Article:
- 43. Yoneda T, Sasaki A, Dunstan C, Williams PJ, Bauss F, et al. (1997) Inhibition of osteolytic bone metastasis of breast cancer by combined treatment with the bisphosphonate ibandronate and tissue inhibitor of the matrix metalloproteinase-2. Journal of Clinical Investigation 99: 2509–2517.
- 44. Bonfil RD, Sabbota A, Nabha S, Bernardo MM, Dong Z, et al. (2006) Inhibition of human prostate cancer growth, osteolysis and angiogenesis in a bone metastasis model by a novel mechanism-based selective gelatinase inhibitor. International Journal of Cancer 118: 2721–2726.
- 45. Nabha SM, Bonfil RD, Yamamoto HA, Belizi A, Wiesner C, et al. (2006) Host matrix metalloproteinase-9 contributes to tumor vascularization without affecting tumor growth in a model of prostate cancer bone metastasis. Clin Exp Metastasis 23: 335–344.
- 46. Janssens K, Ten Dijke P, Janssens S, Van Hul W (2005) Transforming growth factor-beta1 to the bone. EndocrRev 26: 743–774.
- 47. Dallas SL, Miyazono K, Skerry TM, Mundy GR, Bonewald LF (1995) Dual role for the latent transforming growth factor-beta binding protein in storage of latent TGF-beta in the extracellular matrix and as a structural matrix protein. J Cell Biol 131: 539–549.
- 48. Maeda S, Dean DD, Gay I, Schwartz Z, Boyan BD (2001) Activation of latent transforming growth factor beta1 by stromelysin 1 in extracts of growth plate chondrocyte-derived matrix vesicles. Journal of Bone and Mineral Research 16: 1281–1290.
- 49. Maeda S, Dean DD, Gomez R, Schwartz Z, Boyan BD (2002) The first stage of transforming growth factor beta1 activation is release of the large latent complex from the extracellular matrix of growth plate chondrocytes by matrix vesicle stromelysin-1 (MMP-3). Calcified Tissue International 70: 54–65.
- 50. Filvaroff E, Erlebacher A, Ye J, Gitelman SE, Lotz J, et al. (1999) Inhibition of TGF-beta receptor signaling in osteoblasts leads to decreased bone remodeling and increased trabecular bone mass. Development 126: 4267–4279.
- 51. Ge G, Greenspan DS (2006) BMP1 controls TGFbeta1 activation via cleavage of latent TGFbeta-binding protein. J Cell Biol 175: 111–120.
- 52. Todorovic V, Frendewey D, Gutstein DE, Chen Y, Freyer L, et al. (2007) Long form of latent TGF-beta binding protein 1 (Ltbp1L) is essential for cardiac outflow tract septation and remodeling. Development 134: 3723–3732.
- 53. Koli K, Wempe F, Sterner-Kock A, Kantola A, Komor M, et al. (2004) Disruption of LTBP-4 function reduces TGF-beta activation and enhances BMP-4 signaling in the lung. J Cell Biol 167: 123–133.
- 54. Sterner-Kock A, Thorey IS, Koli K, Wempe F, Otte J, et al. (2002) Disruption of the gene encoding the latent transforming growth factor-beta binding protein 4 (LTBP-4) causes abnormal lung development, cardiomyopathy, and colorectal cancer. Genes Dev 16: 2264–2273.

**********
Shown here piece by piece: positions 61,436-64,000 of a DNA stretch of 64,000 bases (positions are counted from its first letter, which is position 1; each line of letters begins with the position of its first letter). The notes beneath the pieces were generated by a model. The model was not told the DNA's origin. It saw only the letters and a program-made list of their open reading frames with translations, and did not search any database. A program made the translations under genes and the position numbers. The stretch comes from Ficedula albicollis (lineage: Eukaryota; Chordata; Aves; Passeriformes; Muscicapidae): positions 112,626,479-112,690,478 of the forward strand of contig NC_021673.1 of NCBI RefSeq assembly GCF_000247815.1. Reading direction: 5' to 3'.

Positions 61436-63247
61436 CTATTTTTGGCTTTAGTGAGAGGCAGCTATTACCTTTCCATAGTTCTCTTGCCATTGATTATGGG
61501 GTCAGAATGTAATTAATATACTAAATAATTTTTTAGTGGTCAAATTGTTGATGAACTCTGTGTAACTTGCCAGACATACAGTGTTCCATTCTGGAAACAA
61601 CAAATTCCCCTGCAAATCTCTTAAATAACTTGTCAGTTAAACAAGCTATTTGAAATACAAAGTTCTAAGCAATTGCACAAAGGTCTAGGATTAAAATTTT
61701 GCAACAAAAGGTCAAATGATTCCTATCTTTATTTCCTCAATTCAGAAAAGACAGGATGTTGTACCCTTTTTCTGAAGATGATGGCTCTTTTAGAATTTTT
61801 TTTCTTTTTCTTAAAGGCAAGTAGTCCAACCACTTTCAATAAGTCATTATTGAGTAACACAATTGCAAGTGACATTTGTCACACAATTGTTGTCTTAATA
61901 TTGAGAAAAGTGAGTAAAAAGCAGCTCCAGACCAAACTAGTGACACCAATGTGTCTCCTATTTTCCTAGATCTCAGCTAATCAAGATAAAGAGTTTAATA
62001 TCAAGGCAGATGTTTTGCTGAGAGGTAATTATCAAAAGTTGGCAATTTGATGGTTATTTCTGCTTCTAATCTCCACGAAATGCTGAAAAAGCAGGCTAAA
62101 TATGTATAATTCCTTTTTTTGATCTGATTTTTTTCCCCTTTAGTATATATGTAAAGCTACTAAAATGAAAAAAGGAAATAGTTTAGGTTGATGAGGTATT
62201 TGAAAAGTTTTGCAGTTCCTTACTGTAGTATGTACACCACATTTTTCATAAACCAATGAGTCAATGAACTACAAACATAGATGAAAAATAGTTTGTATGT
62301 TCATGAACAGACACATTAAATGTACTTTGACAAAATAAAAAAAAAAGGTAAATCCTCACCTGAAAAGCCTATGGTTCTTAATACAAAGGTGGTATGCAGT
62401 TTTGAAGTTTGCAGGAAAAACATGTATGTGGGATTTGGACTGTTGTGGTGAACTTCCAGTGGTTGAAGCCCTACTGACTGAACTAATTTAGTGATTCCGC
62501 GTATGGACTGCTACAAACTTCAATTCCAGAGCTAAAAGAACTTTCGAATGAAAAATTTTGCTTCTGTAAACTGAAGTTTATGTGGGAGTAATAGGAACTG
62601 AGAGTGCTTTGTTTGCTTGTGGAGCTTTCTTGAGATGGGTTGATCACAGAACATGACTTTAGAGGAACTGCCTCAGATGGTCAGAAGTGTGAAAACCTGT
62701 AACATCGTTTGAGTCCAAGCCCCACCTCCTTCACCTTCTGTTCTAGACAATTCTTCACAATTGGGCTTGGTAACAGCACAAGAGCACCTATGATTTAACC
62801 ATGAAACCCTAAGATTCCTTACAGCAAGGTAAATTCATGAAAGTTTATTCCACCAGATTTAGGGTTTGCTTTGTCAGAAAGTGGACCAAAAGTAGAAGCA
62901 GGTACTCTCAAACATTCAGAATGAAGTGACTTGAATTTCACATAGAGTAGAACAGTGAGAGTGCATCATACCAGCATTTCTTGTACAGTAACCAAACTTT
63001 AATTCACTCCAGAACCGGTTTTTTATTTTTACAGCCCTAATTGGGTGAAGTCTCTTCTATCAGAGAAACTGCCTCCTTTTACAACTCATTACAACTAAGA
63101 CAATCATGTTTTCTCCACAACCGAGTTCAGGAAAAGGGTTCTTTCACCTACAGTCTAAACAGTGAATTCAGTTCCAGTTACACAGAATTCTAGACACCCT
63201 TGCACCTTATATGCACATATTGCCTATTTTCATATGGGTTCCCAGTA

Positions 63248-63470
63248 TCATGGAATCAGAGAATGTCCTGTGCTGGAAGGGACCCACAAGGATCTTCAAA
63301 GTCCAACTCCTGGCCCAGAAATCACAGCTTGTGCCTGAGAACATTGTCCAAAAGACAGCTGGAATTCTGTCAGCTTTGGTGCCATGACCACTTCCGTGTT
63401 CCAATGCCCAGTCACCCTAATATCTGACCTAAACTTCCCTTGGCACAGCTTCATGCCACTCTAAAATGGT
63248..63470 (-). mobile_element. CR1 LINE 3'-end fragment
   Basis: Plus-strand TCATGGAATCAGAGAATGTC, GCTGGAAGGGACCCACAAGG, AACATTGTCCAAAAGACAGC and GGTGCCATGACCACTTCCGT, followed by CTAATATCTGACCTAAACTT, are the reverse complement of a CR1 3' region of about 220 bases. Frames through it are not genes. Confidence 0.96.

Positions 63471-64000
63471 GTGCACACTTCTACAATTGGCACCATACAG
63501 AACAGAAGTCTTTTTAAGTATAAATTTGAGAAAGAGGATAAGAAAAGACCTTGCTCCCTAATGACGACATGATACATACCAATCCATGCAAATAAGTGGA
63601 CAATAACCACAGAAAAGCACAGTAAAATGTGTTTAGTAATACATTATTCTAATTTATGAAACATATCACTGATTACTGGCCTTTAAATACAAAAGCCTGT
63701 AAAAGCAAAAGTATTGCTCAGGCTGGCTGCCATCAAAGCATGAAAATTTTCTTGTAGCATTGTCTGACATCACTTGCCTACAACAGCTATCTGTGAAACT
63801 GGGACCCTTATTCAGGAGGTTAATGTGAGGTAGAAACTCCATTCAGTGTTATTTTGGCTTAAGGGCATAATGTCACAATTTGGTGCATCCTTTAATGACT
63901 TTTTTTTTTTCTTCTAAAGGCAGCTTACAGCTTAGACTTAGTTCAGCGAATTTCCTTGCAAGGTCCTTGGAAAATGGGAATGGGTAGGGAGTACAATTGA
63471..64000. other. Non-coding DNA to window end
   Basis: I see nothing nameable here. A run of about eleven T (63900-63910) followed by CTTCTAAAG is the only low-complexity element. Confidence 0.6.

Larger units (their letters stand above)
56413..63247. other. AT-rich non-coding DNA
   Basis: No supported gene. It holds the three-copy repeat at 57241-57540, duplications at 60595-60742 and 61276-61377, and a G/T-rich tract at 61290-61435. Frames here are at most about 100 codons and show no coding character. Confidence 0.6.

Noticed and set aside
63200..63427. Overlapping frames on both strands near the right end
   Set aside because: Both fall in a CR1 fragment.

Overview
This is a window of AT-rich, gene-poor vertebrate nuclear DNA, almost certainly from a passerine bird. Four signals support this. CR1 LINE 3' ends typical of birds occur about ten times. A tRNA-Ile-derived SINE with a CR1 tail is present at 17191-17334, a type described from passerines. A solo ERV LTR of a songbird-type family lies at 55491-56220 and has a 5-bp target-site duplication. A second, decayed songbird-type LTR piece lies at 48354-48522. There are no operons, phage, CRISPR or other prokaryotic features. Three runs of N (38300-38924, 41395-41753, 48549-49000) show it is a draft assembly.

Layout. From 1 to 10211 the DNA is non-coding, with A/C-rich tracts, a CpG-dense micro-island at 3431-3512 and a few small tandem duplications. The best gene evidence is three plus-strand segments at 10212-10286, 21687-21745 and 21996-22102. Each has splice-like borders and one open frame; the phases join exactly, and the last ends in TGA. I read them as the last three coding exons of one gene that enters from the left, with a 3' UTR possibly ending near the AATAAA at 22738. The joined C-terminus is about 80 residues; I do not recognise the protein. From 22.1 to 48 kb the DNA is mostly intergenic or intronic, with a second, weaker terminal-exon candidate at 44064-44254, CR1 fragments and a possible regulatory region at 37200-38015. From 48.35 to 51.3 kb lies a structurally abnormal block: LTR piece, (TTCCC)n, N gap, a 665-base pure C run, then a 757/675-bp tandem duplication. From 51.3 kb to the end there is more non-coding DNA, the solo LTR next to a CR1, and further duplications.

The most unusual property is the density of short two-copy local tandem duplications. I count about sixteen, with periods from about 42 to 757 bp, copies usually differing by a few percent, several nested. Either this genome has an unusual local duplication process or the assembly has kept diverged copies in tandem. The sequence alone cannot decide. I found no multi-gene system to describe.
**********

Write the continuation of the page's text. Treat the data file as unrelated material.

- 55. Urban Z, Hucthagowder V, Schurmann N, Todorovic V, Zilberberg L, et al. (2009) Mutations in LTBP4 cause a syndrome of impaired pulmonary, gastrointestinal, genitourinary, musculoskeletal, and dermal development. Am J Hum Genet 85: 593–605.
- 56. Cowell S, Knauper V, Stewart ML, D'Ortho MP, Stanton H, et al. (1998) Induction of matrix metalloproteinase activation cascades based on membrane-type 1 matrix metalloproteinase: associated activation of gelatinase A, gelatinase B and collagenase 3. Biochem J 331(Pt 2): 453–458.
- 57. Murphy G, Stanton H, Cowell S, Butler G, Knauper V, et al. (1999) Mechanisms for pro matrix metalloproteinase activation. APMIS 107: 38–44.
- 58. Holmbeck K, Bianco P, Chrysovergis K, Yamada S, Birkedal-Hansen H (2003) MT1-MMP-dependent, apoptotic remodeling of unmineralized cartilage: a critical process in skeletal growth. J Cell Biol 163: 661–671.
- 59. Juarez P, Guise TA (2010) TGF-beta in cancer and bone: implications for treatment of bone metastases. Bone 48: 23–29.
- 60. Quinn JM, Itoh K, Udagawa N, Hausler K, Yasuda H, et al. (2001) Transforming growth factor beta affects osteoclast differentiation via direct and indirect actions. J Bone MinerRes 16: 1787–1794.
- 61. Martignetti JA, Aqeel AA, Sewairi WA, Boumah CE, Kambouris M, et al. (2001) Mutation of the matrix metalloproteinase 2 gene (MMP2) causes a multicentric osteolysis and arthritis syndrome. Nat Genet 28: 261–265.
- 62. Clines GA, Mohammad KS, Grunda JM, Clines KL, Niewolna M, et al. (2010) Regulation of postnatal trabecular bone formation by the osteoblast endothelin A receptor. J Bone Miner Res 26: 2523–2536.
- 63. Harrell PC, McCawley LJ, Fingleton B, McIntyre JO, Matrisian LM (2005) Proliferative effects of apical, but not basal, matrix metalloproteinase-7 activity in polarized MDCK cells. Exp Cell Res 303: 308–320.
- 64. Lucas C, Bald LN, Fendly BM, Mora-Worms M, Figari IS, et al. (1990) The autocrine production of transforming growth factor-beta 1 during lymphocyte activation. A study with a monoclonal antibody-based ELISA. J Immunol 145: 1415–1422.